Academic journal article Social Behavior and Personality: an international journal

Reciprocal Norms Moderate the Influence of Guanxi on Feelings and Behavior of Closeness

Academic journal article Social Behavior and Personality: an international journal

Reciprocal Norms Moderate the Influence of Guanxi on Feelings and Behavior of Closeness

Article excerpt

Chinese people usually consider guanxi in interpersonal interactions. Guanxi means interpersonal relationships, ties, connections, and social links. Guanxi is at the foundation of Chinese social structure and greatly influences Chinese people's behaviors (Fei, 1947/1992). Social groups and networks are formed according to guanxi. Individuals who maintain a wide range of social groups and circles are regarded as possessing many important social resources. Chinese people pay strong attention to having group membership in common with others, and relationship ties through shared ancestry. This focus relates to the theory of self-construal, which refers to how individuals consider their connections with others (Markus & Kitayama, 1991). We have used the concept of self-construal, together with guanxi, in this study to discuss interpersonal connections. Generally, Chinese people are viewed as having strongly interdependent self-construal; they emphasize connections with others and consider themselves as members of one or several groups (Cross, Hardin, & Gercek-Swing, 2010). The topic of guanxi has been the focus in many studies (e.g., Bian, 1997; Chen, Chen, & Huang, 2013; Li & Chen, 2014). We believed that it was worth investigating how to effectively and practically measure and compare guanxi in the Chinese cultural context in order to reveal its nature.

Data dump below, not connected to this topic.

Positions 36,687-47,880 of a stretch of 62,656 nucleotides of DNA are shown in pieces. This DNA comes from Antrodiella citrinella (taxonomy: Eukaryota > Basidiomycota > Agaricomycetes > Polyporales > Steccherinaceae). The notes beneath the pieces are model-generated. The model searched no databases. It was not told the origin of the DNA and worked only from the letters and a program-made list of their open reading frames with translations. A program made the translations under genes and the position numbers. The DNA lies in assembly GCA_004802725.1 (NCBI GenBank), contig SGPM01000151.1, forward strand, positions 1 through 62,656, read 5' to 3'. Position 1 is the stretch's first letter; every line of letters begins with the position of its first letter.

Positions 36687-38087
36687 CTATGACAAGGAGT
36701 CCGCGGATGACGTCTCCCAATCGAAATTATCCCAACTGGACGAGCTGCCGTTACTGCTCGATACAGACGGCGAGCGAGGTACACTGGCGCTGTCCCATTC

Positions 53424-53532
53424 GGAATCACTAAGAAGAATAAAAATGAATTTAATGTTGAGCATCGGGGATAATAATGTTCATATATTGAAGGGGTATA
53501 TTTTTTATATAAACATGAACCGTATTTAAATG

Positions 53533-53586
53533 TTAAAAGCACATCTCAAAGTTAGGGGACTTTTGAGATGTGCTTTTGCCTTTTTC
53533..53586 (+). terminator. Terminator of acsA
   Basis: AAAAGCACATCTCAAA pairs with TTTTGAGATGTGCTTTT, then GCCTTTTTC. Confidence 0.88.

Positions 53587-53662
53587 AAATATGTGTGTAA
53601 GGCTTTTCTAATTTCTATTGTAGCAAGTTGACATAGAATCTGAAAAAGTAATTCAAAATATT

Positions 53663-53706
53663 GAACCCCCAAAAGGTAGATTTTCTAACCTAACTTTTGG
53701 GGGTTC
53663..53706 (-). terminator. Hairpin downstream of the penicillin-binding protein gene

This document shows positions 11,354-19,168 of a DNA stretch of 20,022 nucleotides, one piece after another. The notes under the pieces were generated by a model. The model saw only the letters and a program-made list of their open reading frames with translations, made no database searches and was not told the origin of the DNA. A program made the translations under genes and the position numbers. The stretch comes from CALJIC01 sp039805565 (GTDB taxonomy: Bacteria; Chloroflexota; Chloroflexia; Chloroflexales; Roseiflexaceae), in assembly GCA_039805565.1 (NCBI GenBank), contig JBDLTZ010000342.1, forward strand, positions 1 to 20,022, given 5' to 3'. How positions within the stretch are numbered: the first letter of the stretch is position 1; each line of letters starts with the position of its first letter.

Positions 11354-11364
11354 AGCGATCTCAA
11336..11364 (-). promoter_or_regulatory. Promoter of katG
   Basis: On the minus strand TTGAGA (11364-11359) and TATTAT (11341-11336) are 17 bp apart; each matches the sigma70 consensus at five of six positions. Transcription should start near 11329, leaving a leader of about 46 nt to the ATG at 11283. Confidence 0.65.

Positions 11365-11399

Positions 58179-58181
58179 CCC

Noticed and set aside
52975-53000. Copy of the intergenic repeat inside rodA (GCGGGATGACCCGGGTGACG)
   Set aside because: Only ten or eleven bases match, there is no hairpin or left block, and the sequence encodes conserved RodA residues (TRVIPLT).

There were two directions in our research on guanxi. In one part of the study, we investigated Chinese cases based on the theories and concepts of interpersonal relationships, social capital, and social networks (Bian, 1997; Li & Chen, 2014). In the other direction of our research we considered guanxi as an independent field (Chen et al., 2013) and stressed its particularity. We believed that it is important to note that in the latter direction we ignored the consideration of the inherent feature of guanxi; that is interpersonal connections. We adopted the first of our research directions, took the consistent aspects of guanxi and interpersonal relationships as the basis of our study, and simultaneously considered the cultural differences between guanxi and interpersonal relationships.

The strength and form of guanxi are changing constantly (Fei, 1947/1992). Measurement of guanxi requires exact specification of its predictors and indicators. The source of guanxi is an accurate predictor and closeness is the best indicator of guanxi (Marsden & Campbell, 1984). The term guanxi as used in our study means the source of guanxi. Although many researchers have thoroughly discussed the maintenance and establishment of close relationships, best friends, and Facebook friends in Western cultures (Ellison, Vitak, Gray, & Lampe, 2014), there is no research in which the focus has been on the maintenance and establishment of guanxi. Our aim was to investigate the links between guanxi and the changes in closeness during the process of guanxi development and maintenance. Trust is another important dimension of guanxi (Granovetter, 1983; Marsden & Campbell, 1984), and we also measured interpersonal trust and its effects on behavior in this study.

Although longitudinal surveys are traditionally viewed as one of the best choices for investigating behaviors related to closeness, this method is costly in terms of time and effort; usually requiring several months or even years to complete (Murray, Holmes, Griffin, & Derrick, 2015; Roberts & Dunbar, 2011). A new research method was developed as a result of the development of social media, in which a questionnaire and online behavior are combined (Burke & Kraut, 2014); this method, however, still lacks control. We believed that it would be worth manipulating the process of guanxi establishment and maintenance under experimental laboratory conditions.

Some researchers of game theory have taken interpersonal relationships as influencing factors (Bapna, Gupta, Rice, & Sundararajan, 2011). …

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